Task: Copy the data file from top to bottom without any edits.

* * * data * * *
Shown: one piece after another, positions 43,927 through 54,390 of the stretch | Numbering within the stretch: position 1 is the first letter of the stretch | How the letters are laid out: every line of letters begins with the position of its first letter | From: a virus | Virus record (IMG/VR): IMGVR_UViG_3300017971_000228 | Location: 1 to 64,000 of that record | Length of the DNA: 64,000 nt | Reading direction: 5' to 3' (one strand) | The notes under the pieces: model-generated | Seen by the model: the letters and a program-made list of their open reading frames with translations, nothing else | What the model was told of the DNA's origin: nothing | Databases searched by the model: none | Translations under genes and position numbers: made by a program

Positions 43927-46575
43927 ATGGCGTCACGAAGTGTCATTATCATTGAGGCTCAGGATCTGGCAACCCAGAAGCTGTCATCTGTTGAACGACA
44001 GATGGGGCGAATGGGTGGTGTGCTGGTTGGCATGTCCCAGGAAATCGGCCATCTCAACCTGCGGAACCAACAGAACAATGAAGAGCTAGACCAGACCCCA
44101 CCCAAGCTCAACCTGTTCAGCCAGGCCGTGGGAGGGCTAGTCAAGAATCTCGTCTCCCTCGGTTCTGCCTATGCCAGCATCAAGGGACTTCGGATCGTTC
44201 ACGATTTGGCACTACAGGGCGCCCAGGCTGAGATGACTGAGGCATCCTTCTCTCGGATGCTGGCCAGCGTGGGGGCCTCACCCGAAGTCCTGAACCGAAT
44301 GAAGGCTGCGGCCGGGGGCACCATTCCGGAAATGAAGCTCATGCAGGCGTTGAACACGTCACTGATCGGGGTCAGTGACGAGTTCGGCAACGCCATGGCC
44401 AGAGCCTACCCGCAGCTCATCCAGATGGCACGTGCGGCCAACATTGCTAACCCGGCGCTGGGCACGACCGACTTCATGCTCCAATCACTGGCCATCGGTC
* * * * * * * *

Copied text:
Shown: one piece after another, positions 43,927 through 54,390 of the stretch | Numbering within the stretch: position 1 is the first letter of the stretch | How the letters are laid out: every line of letters begins with the position of its first letter | From: a virus | Virus record (IMG/VR): IMGVR_UViG_3300017971_000228 | Location: 1 to 64,000 of that record | Length of the DNA: 64,000 nt | Reading direction: 5' to 3' (one strand) | The notes under the pieces: model-generated | Seen by the model: the letters and a program-made list of their open reading frames with translations, nothing else | What the model was told of the DNA's origin: nothing | Databases searched by the model: none | Translations under genes and position numbers: made by a program

Positions 43927-46575
43927 ATGGCGTCACGAAGTGTCATTATCATTGAGGCTCAGGATCTGGCAACCCAGAAGCTGTCATCTGTTGAACGACA
44001 GATGGGGCGAATGGGTGGTGTGCTGGTTGGCATGTCCCAGGAAATCGGCCATCTCAACCTGCGGAACCAACAGAACAATGAAGAGCTAGACCAGACCCCA
44101 CCCAAGCTCAACCTGTTCAGCCAGGCCGTGGGAGGGCTAGTCAAGAATCTCGTCTCCCTCGGTTCTGCCTATGCCAGCATCAAGGGACTTCGGATCGTTC
44201 ACGATTTGGCACTACAGGGCGCCCAGGCTGAGATGACTGAGGCATCCTTCTCTCGGATGCTGGCCAGCGTGGGGGCCTCACCCGAAGTCCTGAACCGAAT
44301 GAAGGCTGCGGCCGGGGGCACCATTCCGGAAATGAAGCTCATGCAGGCGTTGAACACGTCACTGATCGGGGTCAGTGACGAGTTCGGCAACGCCATGGCC
44401 AGAGCCTACCCGCAGCTCATCCAGATGGCACGTGCGGCCAACATTGCTAACCCGGCGCTGGGCACGACCGACTTCATGCTCCAATCACTGGCCATCGGTC